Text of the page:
On July 18, 2017, the Department of Finance released a comprehensive package of proposed legislative changes aimed at private corporations and their shareholders. These changes deal with long- standing practices available to private corporations and their shareholders, such as income splitting with family members, converting earnings to capital gains, and investing excess corporate earnings. According to the Minister’s letter accompanying these legislative changes, the government’s intention is to “help businesses grow, create jobs and support their communities”. The government aims to accomplish these objectives by “proposing solutions to close loopholes and deal with tax planning strategies that involve the use of private corporations”. However, upon a more detailed review of the proposed legislation, it becomes evident that the new rules are likely to harm the small businesses that they are allegedly intended to help.
Minister Morneau recognizes that “businesses big and small are the lifeblood of our economy”. In fact, according to Statistics Canada, small businesses accounted for approximately 98% of all Canadian employer businesses as of December 2015. Moreover, these small businesses employed over 8 million individuals in Canada and contributed an average of 30% to the GDP. Based on these statistics, it is clear that small businesses are the engine that drives the Canadian economy.
Over the past 50 years, the Canadian tax system recognized the fundamental difference between entrepreneurs and employees. Entrepreneurs face significant risks when starting a business. They work long hours to get the business off the ground, provide personal guarantees to obtain financing, rarely take vacations and do not have guaranteed pensions. This is clearly not the case with employees. Our tax system provides various incentives to compensate entrepreneurs for the risks that they regularly face. However, the proposed legislation will eliminate these incentives and harm the small business owners. Let us examine some of these proposals in more detail.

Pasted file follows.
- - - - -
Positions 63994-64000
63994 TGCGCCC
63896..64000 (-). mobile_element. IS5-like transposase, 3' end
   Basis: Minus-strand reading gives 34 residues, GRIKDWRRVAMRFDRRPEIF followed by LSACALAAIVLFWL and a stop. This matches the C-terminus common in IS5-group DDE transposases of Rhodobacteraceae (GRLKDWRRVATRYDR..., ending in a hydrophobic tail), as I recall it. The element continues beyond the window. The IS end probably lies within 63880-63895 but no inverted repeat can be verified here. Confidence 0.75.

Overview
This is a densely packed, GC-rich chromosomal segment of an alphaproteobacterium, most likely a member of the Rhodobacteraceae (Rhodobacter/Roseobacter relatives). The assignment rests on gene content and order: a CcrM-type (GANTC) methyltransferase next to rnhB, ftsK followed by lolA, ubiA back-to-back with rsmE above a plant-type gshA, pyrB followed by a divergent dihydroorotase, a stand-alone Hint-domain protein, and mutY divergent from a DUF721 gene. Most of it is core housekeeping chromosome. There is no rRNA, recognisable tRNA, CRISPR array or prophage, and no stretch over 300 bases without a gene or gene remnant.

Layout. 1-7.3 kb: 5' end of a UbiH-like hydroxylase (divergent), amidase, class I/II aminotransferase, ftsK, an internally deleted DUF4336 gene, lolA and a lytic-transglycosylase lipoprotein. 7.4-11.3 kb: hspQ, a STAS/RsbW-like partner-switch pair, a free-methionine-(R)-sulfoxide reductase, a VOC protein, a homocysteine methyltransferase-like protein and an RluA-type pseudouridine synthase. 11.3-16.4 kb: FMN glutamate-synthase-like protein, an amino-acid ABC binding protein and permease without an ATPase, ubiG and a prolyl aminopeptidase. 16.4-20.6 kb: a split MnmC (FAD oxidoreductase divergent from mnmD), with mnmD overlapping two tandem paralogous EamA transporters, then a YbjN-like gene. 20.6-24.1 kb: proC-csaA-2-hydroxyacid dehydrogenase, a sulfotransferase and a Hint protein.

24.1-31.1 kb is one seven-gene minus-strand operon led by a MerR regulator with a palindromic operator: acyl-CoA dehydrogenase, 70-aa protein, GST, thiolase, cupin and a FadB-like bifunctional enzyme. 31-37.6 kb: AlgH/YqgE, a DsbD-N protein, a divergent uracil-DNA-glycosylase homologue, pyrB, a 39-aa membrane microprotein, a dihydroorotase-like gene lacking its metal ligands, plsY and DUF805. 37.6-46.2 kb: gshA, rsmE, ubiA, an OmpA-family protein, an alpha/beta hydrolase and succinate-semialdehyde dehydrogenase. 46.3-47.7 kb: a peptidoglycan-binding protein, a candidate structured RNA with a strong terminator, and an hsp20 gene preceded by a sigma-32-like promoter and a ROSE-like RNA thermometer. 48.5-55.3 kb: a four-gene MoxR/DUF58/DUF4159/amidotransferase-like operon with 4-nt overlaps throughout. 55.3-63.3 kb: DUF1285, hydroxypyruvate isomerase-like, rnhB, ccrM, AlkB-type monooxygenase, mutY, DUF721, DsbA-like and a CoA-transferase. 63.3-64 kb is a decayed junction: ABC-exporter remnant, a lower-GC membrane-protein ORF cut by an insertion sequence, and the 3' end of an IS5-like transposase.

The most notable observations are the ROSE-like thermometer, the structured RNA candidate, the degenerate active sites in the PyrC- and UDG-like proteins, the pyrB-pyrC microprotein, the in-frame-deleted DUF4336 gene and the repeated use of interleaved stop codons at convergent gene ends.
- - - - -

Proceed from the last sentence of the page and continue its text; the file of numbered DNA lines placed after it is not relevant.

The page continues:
In one of the examples in the consultation paper, we are introduced to Susan and Jonah who are neighbours living in Ontario. They both make $220,000. However, since Susan is an employee she pays $35,000 more tax than Jonah, who has an incorporated consulting business. Jonah is able to lower his family’s tax bill by sprinkling income with his spouse and children. This is a prime example of what Mr. Morneau thinks is unfair. But is it? As previously discussed, an entrepreneur Jonah, faces significantly more risk running his own business compared to Susan, who is an employee. As such, he is able to generate a higher after-tax return (due to higher risk) by utilizing the incentives such as income splitting, which are available to him under the Canadian tax system. However, if the proposed rules are enacted into law, then the income paid to Jonah’s spouse and children, above what the Department of Finance considers to be reasonable, will be taxed at the highest marginal rates as split income. This would effectively eliminate the incentive, which was previously available to Jonah.
The proposed legislation discusses reasonableness tests focusing on labour and capital contributions, as well as previous remuneration, designed to determine the amount of split income. While a good idea in theory, it is clear that these reasonableness tests will be a highly contested area. For example, one of the examples presented in the explanatory notes illustrates the reasonable rate of return on a capital contribution. In the example, Rasmin advances $100,000 to his sibling’s company in exchange for preferred shares. What is the appropriate rate of return on an investment in a highly illiquid, closely held private company? According to the Ministry of Finance, it is only 4-6%! One could expect such a rate of return on the preferred shares of a listed, blue-chip, public corporation. Certainly, an investment in a risky private company would warrant a much higher rate of return. This is just one of the examples, where the views of taxpayers and the CRA may diverge.